The causes of myopia are therefore both genetic and environmental.

How to prevent this visual defect?

Above all, you must be careful not to focus your attention for a long time and therefore your eyes on objects that are too close: avoid reading too close, or standing too close to your tablet, phone or television. It is also recommended to work in a sufficiently bright environment and to rest your eyes regularly. You can also focus on outdoor activities, perfect for stimulating distance vision.

Read also: Best Visible Colour by the Human Eye

It is particularly important to pay attention to the blue light present on all our screens, it is very harmful to the eyes. To guard against this, a filter can help. It has been observed that more and more people are developing near-sightedness linked to the daily and sometimes abusive use of screens.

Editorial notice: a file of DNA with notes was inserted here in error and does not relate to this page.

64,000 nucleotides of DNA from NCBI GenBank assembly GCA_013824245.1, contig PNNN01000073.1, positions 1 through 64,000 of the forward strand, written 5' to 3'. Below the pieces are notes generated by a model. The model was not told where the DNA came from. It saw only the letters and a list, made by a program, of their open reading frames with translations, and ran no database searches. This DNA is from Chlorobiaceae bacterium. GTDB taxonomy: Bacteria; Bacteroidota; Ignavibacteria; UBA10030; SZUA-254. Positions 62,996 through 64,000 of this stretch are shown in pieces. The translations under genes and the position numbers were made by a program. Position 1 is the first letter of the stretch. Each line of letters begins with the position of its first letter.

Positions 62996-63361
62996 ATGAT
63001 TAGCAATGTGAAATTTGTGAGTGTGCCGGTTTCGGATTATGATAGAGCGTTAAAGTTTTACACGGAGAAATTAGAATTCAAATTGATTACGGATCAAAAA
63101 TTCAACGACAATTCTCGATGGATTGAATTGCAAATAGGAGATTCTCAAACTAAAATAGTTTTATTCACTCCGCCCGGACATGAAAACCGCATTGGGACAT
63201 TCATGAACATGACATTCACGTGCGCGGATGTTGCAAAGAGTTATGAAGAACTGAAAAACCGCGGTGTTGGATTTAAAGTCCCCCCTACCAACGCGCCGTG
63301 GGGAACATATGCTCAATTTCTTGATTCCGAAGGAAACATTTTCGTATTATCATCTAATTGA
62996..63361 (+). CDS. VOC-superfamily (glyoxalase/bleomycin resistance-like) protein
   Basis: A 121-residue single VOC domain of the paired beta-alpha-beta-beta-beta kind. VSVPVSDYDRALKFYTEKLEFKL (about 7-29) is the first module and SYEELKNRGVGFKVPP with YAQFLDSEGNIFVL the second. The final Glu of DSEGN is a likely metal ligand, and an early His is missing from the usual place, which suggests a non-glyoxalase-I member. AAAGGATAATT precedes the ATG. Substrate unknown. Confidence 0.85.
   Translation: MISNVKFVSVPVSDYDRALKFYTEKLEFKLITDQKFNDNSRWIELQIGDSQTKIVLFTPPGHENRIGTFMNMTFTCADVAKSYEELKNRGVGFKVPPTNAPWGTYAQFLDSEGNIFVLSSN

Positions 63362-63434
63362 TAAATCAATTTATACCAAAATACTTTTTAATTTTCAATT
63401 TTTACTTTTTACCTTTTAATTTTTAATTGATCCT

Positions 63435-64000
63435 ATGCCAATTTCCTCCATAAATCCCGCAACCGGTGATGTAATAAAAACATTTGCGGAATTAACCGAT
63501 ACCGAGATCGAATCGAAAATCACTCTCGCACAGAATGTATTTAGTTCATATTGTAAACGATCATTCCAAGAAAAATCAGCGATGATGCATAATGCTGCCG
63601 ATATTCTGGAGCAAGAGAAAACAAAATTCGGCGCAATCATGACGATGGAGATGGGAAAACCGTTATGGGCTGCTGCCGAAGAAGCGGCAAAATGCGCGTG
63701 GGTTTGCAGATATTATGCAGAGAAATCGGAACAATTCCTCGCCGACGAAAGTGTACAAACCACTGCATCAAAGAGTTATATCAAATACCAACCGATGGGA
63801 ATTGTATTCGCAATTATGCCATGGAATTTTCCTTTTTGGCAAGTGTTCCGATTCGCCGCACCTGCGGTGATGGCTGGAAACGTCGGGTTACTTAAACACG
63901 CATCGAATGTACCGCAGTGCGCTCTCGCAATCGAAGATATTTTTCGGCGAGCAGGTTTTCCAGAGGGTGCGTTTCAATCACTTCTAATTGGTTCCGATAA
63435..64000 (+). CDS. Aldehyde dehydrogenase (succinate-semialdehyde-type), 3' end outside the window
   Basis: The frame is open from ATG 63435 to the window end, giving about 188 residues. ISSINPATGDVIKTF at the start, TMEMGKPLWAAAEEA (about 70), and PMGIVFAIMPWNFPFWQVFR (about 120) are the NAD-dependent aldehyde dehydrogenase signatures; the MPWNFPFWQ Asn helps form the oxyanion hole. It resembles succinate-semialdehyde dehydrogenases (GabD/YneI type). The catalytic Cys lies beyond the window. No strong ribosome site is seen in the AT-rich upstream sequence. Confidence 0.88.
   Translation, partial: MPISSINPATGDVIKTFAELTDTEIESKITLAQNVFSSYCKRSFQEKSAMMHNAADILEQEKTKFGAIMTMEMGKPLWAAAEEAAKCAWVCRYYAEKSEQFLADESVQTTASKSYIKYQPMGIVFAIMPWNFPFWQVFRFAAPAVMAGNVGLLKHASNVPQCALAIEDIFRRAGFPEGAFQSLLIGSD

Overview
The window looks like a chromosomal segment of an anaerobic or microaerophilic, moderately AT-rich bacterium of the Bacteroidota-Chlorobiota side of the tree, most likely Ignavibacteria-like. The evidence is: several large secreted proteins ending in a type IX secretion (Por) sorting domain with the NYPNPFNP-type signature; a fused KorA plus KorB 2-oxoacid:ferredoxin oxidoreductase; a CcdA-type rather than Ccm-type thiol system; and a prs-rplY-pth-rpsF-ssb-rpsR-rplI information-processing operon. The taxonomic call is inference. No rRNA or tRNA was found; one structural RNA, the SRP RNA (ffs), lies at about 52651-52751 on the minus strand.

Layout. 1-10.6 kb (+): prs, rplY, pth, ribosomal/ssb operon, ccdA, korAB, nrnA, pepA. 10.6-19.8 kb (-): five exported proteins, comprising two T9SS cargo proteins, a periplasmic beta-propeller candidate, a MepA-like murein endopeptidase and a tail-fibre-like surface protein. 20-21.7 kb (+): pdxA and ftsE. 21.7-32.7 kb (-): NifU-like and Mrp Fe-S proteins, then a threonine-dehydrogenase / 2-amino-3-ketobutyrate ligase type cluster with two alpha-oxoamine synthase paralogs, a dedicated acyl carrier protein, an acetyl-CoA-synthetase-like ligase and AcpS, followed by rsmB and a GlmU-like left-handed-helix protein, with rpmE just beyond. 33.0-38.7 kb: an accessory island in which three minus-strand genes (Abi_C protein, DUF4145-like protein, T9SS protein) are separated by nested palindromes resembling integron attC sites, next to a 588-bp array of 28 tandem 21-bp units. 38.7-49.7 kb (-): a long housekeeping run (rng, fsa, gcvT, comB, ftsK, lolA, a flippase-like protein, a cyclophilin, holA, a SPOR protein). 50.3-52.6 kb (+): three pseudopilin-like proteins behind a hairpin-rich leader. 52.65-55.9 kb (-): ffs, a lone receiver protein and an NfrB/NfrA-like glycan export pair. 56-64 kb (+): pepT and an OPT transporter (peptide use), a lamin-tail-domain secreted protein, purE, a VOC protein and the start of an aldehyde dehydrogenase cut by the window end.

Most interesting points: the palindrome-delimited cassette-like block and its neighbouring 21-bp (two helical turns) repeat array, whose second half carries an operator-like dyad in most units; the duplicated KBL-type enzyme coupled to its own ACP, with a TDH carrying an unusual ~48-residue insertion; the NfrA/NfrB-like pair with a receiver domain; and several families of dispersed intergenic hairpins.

Myopia Treatment

Nearsightedness can be corrected with glasses, contact lenses or refractive surgery. It depends on the degree of your myopia. You may need to wear glasses or contact lenses all the time or only when you need very clear distance vision, such as when driving, looking at the blackboard or watching a movie. If you are nearsighted, the first number (“ball”) on your eyeglass or contact lens prescription is The recipe will start with a minus sign (-). The higher the number, the nearsighted you are. Refractive surgery can reduce or even eliminate the need for glasses or contacts. The most common procedure is done with a laser.

How do I checkthe degree of my disorder?

You need to go to an ophthalmologist who will measure your eye power in diopters. It is considered that myopia is low if less than 3 diopters, average between 3 and 6 and high above 6 diopters.